Disclaimer: Star Trek is the property of Paramount/Viacom. This story is the property of Joanne Seward and is copyright © 1994 by Joanne Seward. Rated PG. Originally printed in Lone Star Trek #7.


The Captain's Holiday

Joanne Seward


James T. Kirk, captain of the USS Enterprise, leaned against the bulkhead, hazel eyes fixed on the planet of his birth. Softly, he said, "Now, that's a sight for sore eyes."

"It's good to be home," agreed Leonard McCoy. His attention too, was riveted on the cloud-wreathed globe before them. Then the skin around his eyes crinkled as he observed wryly, "Of course, give some people a couple of weeks to say hello, and they'll be itching to be off again."

Guilty as charged, Kirk thought with a smile. He had no idea how he was going to amuse himself for the six weeks the Enterprise was to remain in space dock for equipment updates. Damned if I'll admit it, though.

Eyeing the doctor, he said, "Don't try to tell me I'm the only one who can't stand being planet-bound, Bones."

McCoy shook his head emphatically. "Don't look at me, Captain, Sir. I'm your basic garden-variety homebody."

Kirk drew himself to his full height, hands planted lightly on slim hips. "Care to explain your presence on this ship then, Doctor?"

"Insanity," McCoy said succinctly. He ruined the effect by adding, "Doesn't mean I don't miss good old terra firma, though."

Kirk held out his hands as though he were displaying an argument for consideration. "I miss it, too but--"

McCoy cut him off. "Not the same, Jim. For me, space is a temporary arrangement. For you, it's life itself."

He paused for a moment. When he spoke again his voice had taken on a different, more thoughtful tone.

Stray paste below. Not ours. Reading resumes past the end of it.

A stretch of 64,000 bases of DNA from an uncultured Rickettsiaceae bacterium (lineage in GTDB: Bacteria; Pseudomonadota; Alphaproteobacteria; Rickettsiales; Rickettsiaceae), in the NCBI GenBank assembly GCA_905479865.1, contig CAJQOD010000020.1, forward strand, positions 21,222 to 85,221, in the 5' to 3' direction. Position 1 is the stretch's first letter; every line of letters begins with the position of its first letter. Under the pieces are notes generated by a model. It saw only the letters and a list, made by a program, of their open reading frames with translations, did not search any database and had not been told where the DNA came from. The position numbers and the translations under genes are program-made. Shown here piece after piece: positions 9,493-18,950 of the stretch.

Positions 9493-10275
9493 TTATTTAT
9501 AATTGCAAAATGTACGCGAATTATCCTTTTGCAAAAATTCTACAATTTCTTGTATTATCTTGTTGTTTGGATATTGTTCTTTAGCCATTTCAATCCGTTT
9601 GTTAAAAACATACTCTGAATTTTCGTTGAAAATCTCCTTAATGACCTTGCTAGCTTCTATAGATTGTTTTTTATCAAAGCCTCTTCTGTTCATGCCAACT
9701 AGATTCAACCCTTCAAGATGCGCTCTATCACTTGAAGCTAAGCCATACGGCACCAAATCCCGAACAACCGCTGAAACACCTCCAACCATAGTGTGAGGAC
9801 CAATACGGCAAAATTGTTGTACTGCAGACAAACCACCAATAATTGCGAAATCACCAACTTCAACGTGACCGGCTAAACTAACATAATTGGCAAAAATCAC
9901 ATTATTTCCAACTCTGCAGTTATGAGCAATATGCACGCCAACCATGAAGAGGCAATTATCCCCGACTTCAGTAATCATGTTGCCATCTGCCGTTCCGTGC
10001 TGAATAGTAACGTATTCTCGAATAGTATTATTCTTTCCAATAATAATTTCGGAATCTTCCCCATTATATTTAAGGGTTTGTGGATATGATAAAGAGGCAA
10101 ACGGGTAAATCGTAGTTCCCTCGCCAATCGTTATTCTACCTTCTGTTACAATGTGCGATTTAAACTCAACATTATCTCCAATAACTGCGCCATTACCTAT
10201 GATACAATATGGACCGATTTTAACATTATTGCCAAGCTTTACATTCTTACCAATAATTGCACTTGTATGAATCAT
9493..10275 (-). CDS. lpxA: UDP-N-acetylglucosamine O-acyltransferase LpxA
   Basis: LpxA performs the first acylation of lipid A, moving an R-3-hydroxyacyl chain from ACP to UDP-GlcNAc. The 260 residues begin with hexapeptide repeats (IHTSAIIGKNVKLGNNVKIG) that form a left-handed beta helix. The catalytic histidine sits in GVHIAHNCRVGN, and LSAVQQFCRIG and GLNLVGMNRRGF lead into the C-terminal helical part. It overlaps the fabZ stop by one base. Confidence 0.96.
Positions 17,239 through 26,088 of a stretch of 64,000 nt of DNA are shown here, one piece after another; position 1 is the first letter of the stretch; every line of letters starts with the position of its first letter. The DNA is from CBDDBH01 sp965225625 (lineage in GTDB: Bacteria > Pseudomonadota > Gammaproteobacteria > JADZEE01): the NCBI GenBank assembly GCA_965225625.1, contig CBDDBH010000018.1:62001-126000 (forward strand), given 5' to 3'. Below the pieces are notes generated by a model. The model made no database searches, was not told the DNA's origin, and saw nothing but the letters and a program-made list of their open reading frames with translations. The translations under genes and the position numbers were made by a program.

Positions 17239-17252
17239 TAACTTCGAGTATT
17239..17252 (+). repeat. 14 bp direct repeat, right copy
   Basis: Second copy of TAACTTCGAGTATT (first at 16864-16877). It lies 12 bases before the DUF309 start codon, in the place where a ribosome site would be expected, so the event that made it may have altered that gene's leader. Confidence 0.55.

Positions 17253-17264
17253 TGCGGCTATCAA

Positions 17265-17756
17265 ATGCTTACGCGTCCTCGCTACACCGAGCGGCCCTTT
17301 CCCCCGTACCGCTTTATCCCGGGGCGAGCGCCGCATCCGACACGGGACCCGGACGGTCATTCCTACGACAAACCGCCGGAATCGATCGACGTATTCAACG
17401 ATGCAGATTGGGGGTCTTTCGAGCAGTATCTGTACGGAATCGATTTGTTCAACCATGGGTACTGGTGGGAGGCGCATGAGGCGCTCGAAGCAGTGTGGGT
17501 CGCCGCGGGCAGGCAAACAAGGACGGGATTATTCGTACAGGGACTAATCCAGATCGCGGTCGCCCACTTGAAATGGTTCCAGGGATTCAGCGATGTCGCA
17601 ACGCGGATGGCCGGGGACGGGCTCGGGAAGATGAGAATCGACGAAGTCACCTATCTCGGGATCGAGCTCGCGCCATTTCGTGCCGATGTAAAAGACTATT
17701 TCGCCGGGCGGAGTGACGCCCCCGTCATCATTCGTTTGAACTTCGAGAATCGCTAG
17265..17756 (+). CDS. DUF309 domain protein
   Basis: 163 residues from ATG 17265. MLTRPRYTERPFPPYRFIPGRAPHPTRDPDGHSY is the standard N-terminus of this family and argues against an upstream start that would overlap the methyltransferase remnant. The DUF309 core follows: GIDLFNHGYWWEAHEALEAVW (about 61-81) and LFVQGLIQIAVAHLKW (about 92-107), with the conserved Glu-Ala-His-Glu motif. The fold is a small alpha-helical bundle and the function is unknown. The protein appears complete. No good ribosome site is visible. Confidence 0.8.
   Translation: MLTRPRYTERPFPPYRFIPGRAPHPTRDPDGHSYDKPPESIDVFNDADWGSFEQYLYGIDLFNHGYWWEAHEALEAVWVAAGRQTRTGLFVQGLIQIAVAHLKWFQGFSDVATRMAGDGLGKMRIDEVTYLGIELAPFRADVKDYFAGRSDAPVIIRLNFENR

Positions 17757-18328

"Y'know, there's a theory that this undeniable urge to go where no one's been before, this 'wanderlust,' for lack of a better term, is genetic. Proponents of the theory say it can be mapped out in an individual's genetic code."

Kirk peered through the semi-darkness of the observation deck. "You believe it, Bones?"

McCoy's sapphire eyes twinkled in response. "Until I got to know you, no. Now, I'm not sure."

"You're kidding." Kirk's own eyes narrowed. "Aren't you?"

"No." Serious now, McCoy folded his arms across his chest. "If ever there was a perfect example of what the people who subscribe to the theory call an 'alpha,' you're it, Jim. You're the sort who would have led the Eskimos across the Bering landmass, or set sail in a ship no sturdier than a teacup to search for a new world. A few hundred years later you'd have been busy exploring Antarctica or heading for the moon. Like that old docu-vid they show the incoming-cadets puts it, you have the right stuff."

Kirk considered McCoy's words carefully. "Okay. If I'm an alpha, what does that make you?"

McCoy grinned. "That's easy. I'm a nest-builder. I like to stay home and take care of my family."

It was Kirk's turn to grin. "This from someone who's spent the last three years on a deep space mission and is slated to spend the next two the same way? No way, Bones. I'm not buying."

McCoy gave an affronted sniff then smiled a self-satisfied smile. "No conflict there. My nest just happens to be able to achieve warp speed."

Kirk had to agree there was a lot of truth in what the doctor said. Intrigued despite himself, he asked, "What about Spock? Is he one of these 'alphas' of yours?"

"They're not my alphas, and that's a different kettle of fish altogether," McCoy answered, a touch of irritation in his tone. Giving a little shrug, he continued, "Spock would be just as happy doing research in a lab somewhere. If a Vulcan can be happy," he added parenthetically.